A Laughing Matter: Having A Chuckle At Your Own Expense

Sophie Johnson

Sophie JohnsonTwo hunters are hanging out in the woods when one suddenly collapses. He seems to stop breathing, and his eyes glaze over. The other hunter, shocked and upset, gets out his cell phone to dial 911.
“My friend seems to have died! What do I do? What do I do?”

“Relax. It’s okay. First, let’s make sure he’s definitely dead,” says the operator in a comforting voice. There’s a silence on the line, followed by the sound of a gun shot. The hunter picks up the phone again.

“Okay, now what?”

That’s a joke.

Here’s another joke: Why can’t Chinese couples make Caucasian babies? Because two Wongs don’t make a white!

Oops. You didn’t laugh. That was offensive, wasn’t it? You’re even thinking about writing a letter to the editor complaining about unacceptable words being printed in the Pio.

It’s obvious why one is funny and one isn’t: One targets hunters (usually upper middle class, male, white conservatives), and the other targets Chinese people. One uses regular language to momentarily trick you, and the other one uses racist language to attempt to take you off guard.
When you think about it, it’s funny how controversial humor can be.

Ask Kyle Harbert, for instance, whose comedy routine at Tuesday’s comedy competition walked a fine line between acceptably distasteful and far too nasty (memorably making sweeping statements about the War on Terror, Chinese people and frat boys). His routine didn’t go over particularly well with the Whitman crowd, bringing a few laughs here and there when he stereotypically bashed the President.

Or, more memorably, ask Don Imus, or Michael Richards, or even Ann Coulter. All three have paid dearly for crossing out of humor territory into the vast land of overt offensiveness.

There’s a big question lying underneath all of this: What makes something funny?

It’s a psychological question, I know, and it’s extremely subjective. Language scholar Christian Cook, however, summed it up nicely in an essay he wrote on comedy in 2003.

“I think that our need to feel intelligent comes into play a lot in finding things funny. … Maybe humor is actually the overwhelming joy at feeling intelligent. Somebody tries to put on their shoes standing up and falls over in the process. They look foolish, we therefore feel intelligent as we are not the one falling over trying to put on shoes,” he writes.

That makes sense. We laugh at the joke about the hunter because we understand how the language has been manipulated to trick us. At the same time, we don’t laugh at the racist joke because it insults our intelligence.

I’m insulted by offensive jokes because they overlook so many tiny, human details about life. Can you rightly make a joke about Chinese people, for instance, without acknowledging thousands of years of racial profiling and Western oppression? Religious intolerance and a failing Communist regime? Internment camps and persecution?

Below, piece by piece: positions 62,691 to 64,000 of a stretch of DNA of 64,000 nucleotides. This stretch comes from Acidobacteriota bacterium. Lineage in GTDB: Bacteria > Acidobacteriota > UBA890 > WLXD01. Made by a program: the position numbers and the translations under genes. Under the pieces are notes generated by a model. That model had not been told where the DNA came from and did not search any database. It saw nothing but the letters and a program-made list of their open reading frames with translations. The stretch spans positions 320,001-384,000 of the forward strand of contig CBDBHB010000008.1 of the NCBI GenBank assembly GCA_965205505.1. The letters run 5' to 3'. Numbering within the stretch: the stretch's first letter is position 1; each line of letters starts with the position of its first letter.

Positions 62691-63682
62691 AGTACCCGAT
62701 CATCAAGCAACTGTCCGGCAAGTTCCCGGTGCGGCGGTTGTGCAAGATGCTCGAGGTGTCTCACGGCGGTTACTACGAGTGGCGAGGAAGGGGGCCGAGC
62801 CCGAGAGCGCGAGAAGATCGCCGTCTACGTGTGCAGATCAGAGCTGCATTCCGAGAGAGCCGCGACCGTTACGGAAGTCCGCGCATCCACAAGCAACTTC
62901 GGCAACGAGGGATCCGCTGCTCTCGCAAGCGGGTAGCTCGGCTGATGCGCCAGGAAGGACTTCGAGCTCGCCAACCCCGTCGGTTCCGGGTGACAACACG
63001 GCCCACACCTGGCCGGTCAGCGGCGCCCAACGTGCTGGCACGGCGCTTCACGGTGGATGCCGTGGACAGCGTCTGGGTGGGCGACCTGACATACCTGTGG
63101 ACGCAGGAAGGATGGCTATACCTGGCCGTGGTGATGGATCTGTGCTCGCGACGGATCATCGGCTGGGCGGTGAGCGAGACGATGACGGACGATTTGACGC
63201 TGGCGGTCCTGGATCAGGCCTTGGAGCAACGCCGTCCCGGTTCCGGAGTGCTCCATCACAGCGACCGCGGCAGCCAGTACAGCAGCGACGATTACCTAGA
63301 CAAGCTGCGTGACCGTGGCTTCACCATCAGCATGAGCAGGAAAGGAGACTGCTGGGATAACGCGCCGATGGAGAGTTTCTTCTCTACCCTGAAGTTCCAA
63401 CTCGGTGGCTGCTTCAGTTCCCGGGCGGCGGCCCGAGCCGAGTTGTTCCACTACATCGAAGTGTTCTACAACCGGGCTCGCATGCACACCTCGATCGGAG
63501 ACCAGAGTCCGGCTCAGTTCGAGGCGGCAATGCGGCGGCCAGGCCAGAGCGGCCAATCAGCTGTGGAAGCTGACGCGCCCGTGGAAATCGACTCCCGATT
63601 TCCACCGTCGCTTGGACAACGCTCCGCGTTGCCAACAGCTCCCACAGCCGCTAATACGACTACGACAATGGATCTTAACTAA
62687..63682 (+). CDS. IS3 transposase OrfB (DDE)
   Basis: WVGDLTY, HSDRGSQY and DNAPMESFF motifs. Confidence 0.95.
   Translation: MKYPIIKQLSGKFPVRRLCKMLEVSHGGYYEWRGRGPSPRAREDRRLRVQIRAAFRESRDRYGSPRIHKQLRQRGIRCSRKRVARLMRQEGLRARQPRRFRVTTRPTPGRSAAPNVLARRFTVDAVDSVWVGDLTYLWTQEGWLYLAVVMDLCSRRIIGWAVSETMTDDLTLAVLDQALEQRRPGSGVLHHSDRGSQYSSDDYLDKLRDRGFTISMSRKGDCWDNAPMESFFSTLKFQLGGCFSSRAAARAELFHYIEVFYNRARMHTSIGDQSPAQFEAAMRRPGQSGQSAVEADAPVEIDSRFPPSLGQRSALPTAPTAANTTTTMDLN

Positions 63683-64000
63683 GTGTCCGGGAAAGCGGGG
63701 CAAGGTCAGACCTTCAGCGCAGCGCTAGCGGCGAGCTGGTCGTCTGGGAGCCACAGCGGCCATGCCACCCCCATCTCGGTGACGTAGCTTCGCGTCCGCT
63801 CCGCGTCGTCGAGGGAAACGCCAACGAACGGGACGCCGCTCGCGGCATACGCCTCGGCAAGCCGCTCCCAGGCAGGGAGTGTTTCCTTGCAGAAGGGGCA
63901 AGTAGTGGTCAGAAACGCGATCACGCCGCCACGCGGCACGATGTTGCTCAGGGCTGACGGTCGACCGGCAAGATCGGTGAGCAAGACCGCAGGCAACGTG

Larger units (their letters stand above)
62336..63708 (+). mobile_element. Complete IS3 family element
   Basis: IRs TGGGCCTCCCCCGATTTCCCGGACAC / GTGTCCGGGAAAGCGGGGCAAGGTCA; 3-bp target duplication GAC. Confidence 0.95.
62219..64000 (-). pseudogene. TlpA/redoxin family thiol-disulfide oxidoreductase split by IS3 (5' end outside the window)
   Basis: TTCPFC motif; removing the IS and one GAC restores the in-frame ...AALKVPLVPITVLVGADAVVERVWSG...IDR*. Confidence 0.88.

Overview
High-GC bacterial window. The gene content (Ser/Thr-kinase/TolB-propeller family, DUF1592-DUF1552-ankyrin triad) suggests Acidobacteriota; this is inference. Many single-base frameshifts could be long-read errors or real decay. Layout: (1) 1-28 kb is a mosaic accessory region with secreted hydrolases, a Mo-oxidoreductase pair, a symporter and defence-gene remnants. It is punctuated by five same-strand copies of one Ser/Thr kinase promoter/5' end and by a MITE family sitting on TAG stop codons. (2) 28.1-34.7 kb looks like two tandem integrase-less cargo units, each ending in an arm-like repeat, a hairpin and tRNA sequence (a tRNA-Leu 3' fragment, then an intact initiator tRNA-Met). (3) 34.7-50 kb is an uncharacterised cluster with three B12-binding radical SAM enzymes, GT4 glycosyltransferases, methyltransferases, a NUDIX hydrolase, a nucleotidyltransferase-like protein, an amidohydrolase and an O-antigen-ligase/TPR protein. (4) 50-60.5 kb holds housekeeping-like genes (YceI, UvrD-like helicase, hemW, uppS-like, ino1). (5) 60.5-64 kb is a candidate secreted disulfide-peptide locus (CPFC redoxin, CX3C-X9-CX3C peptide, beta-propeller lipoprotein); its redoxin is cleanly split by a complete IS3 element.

The answer is that yes, you can; but it makes you look pretty uninformed.

The intelligence factor explains why smartly offensive humor is so often so funny. I’m in stitches every time I see Sarah Silverman speak, for example (although my opinion on Ms. Silverman is not necessarily a popular one).

In 2001, Silverman got in trouble for telling Conan O’Brien that you could avoid jury duty by writing “something inappropriate, like ‘I hate chinks.'”

Silverman was trying to make satire out of the racist thought process, she said. But co-founder of the Media Action Network for Asian Americans (MANAA) Guy Aoki didn’t get it: He said her use of the slur on-air was “inexcusable.”

A lesser woman would have apologized at that point, but Silverman refused to do so. I like Sarah Silverman because she refuses to cover up how blatantly hypocritical and downright ridiculous so much American thinking has always been and continues to be. Her humor is refreshing, although her caricatures are at times chillingly accurate.

Of course, there’s a danger to what Silverman does. It’s easy to miss her point and take her sarcastic humor at face value. At that point, there’s the threat that throwing around racial slurs and sexist remarks reinforces the idea that those slurs by themselves are okay, or even funny.

But I don’t think it’s that dangerous. At the end of the day, Silverman is laughing at the darkest things in our past and present histories: the most serious and human of our qualities: and in my mind, that’s the greatest thing anyone can hope do to.

For the record, our Sarah has used her experience with Aoki to her advantage. She talks about it in her stand-up routines these days, saying the incident taught her that racism is bad: “And I mean bad, like in that black way.”

All in all, I think human beings are far too serious. I know very few people who are able to really, genuinely laugh at themselves. If every person was suddenly able to have a good, solid laugh at himself, I firmly believe that every major social or political conflict in the world today would suddenly cease to exist.

Ethel Barrymore once said, “You grow up the day you have your first real laugh at yourself.” And intelligent comedians can do just that: They seek out their own imperfections, magnify them and laugh. What makes these comedians truly humorous is their innate, modest ability to find what’s fundamentally hilarious about the most seemingly solemn aspects of life.